Fronted by a robust Arkansas beauty school hopeful and filled out by two more barely 20-year-old youths, the Gossip is a glimmering instance of garage-rock pluck and Southern tenacity. Beth Ditto, with her perfect little bouffant and indomitable restlessness, wails like a country-fried Ronnie Spector while guitarist Nathan Howdeshell and drummer Kathy Mendocha churn out Need-y pogo riffs. The Gossip's full-length debut, That's Not What I Heard, offers 14 vivacious contusions -- thumbnail sketches about gettin' it on, gunning 'em down, and guzzling it all -- in less than 25 minutes. Although recent tours with Sleater-Kinney and Sonic Youth have helped, the currently Olympia-based group has built its reputation on Ditto's unique, guts-in-a-barrel voice. The Gossip plays an all-ages show on Friday, Feb. 2, at the Bottom of the Hill with Fabulous Disaster and the Richmond Sluts opening at 10 p.m. Tickets are $8; call 621-4455.
Spawned from the Grammy Award-winning crew the Roots, Scratch is a human beatbox, a vocal turntablist and verbal contortionist who needs no equipment other than his body and brain to create beats and scratching so complex you might claim fraud if you weren't already depleted from his funkified exertions. Scratch and fellow Philadelphian Dice Raw (a rhyming protégé featured on numerous Roots albums) recently completed a critically acclaimed hip hop and soul revue called "The Okayplayer Tour." Now, they set off on the "Live From the 215" jaunt, backed by a full band -- saxophone, guitar, keyboards, and horns -- with Scratch as DJ and drummer. Schoolz of Thought, winner of Philadelphia City Paper's Readers' Choice Award, will also perform, along with Kamal and World DMC champion DJ Dangerous on Friday, Feb. 2, at Justice League at 9 p.m. Tickets are $17-20; call 289-2038.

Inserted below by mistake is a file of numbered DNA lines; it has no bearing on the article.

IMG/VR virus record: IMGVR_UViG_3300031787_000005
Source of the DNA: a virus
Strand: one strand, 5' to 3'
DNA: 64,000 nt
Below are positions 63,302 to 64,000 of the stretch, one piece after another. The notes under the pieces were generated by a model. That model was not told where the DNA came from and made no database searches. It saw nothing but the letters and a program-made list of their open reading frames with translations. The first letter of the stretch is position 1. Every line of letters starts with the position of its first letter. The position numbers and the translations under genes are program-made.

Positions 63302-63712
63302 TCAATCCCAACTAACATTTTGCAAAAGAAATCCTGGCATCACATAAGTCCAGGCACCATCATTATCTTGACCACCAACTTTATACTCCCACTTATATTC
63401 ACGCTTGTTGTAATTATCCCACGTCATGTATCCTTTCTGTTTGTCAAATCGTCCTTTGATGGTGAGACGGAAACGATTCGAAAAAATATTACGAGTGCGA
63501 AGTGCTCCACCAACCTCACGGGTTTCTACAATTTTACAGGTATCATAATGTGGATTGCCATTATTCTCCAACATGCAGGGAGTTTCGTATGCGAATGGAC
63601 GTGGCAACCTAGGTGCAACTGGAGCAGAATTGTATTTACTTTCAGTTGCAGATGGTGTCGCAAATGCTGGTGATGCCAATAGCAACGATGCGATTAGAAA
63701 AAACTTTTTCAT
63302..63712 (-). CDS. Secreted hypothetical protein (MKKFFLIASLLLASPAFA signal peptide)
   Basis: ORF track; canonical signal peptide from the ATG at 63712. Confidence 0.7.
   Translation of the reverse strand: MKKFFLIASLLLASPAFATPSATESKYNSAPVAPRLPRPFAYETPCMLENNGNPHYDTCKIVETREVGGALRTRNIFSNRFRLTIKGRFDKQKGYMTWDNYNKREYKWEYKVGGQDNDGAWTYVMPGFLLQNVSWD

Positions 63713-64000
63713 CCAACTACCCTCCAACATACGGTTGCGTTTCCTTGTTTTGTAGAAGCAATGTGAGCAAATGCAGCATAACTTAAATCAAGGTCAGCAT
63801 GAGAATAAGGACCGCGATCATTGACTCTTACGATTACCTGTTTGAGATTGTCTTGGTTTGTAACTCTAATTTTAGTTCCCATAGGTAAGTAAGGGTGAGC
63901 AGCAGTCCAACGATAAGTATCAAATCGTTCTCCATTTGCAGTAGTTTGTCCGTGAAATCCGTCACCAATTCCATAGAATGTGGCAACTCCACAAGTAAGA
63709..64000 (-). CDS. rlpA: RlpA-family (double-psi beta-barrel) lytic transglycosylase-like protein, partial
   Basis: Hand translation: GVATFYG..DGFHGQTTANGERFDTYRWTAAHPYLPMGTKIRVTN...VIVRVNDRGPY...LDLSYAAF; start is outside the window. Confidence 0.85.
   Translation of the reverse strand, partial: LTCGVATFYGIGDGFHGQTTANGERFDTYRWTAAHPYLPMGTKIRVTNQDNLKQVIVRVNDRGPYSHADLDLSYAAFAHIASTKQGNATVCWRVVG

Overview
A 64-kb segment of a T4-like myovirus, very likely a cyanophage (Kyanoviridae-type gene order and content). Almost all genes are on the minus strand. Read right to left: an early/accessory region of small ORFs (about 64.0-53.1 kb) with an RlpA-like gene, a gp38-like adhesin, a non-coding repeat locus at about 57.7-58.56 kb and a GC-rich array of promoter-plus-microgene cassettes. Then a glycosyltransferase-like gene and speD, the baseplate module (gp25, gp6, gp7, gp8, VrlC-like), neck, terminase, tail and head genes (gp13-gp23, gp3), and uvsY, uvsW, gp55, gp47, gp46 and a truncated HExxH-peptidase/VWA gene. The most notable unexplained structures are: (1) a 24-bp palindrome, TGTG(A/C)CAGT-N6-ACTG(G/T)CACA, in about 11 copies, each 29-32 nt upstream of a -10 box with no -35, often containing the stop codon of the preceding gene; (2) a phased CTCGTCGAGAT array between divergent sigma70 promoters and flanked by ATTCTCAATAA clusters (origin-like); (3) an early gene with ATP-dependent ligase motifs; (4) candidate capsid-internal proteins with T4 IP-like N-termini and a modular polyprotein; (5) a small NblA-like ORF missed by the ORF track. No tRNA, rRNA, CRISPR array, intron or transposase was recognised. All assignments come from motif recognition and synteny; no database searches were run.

The winter answer to the popular summer surf movies of the '60s was the ski-party flick -- squeaky-clean comedic romps that sent Frankie Avalon and the like bounding across the powder into the arms of coquettish snow bunnies like Yvonne Craig. Between the catastrophe of losing the girl and the rapture of gaining the slopes, there were opportunities a-plenty to bump and wiggle to Lesley Gore singing "Sunshine, Lollipops, and Rainbows" at the chalet. Last year's "Wild Wild Winter Dance Party" offered fresh fondue and rarely remembered scenes of a young James Brown performing fireside hijinks. This year's installment, aptly held in a cozy little club at the bottom of a snow-covered hill (use your imagination), promises more of the same, but better: warm cheese and barbecue, clips of rare ski-party movie moments, and live snowplow tunes from Slacktone, Saturn V, Pollo Del Mar, and Drifting Snow. "Wild Wild Winter" takes place on Sunday, Feb. 4, at Bottom of the Hill at 3 p.m. Tickets are $7, and include an all-you-can-eat buffet; call 621-4455.
In concert, master banjo player Tony Trischka slips easily from swampified covers of the Beatles and Fleetwood Mac into slave ship fugues and classical medleys of Bartok and Beethoven. In the past, he has given Bela Fleck instruction and contributed rock riffs to the Violent Femmes; played a banjo autographed by William S. Burroughs, who narrated a piece for one of Trischka's numerous solo albums; and told stories over the mournful tone of a banza (a banjo precursor used in the 1700s). While best known for his experimental works of the '70s, Trischka often returns to his earlier musical loves -- everyone from Bill Monroe to Miles Davis -- and he never loses an easy porchside manner that prompts audience members to sing along or shout out keys for free improvisation. Trischka is joined by mandolin master Radim Zenkl, who will perform an opening solo set as part of the San Francisco Bluegrass and Old-Time Festival, on Wednesday, Feb. 7, at the Last Day Saloon at 8:30 p.m. Tickets are $12-14. The S.F. Bluegrass and Old-Time Festival begins Friday, Feb. 2, and continues through Sunday, Feb. 11, at various venues throughout the Bay Area. Call the festival hot line at (888) 649-8101 for more details.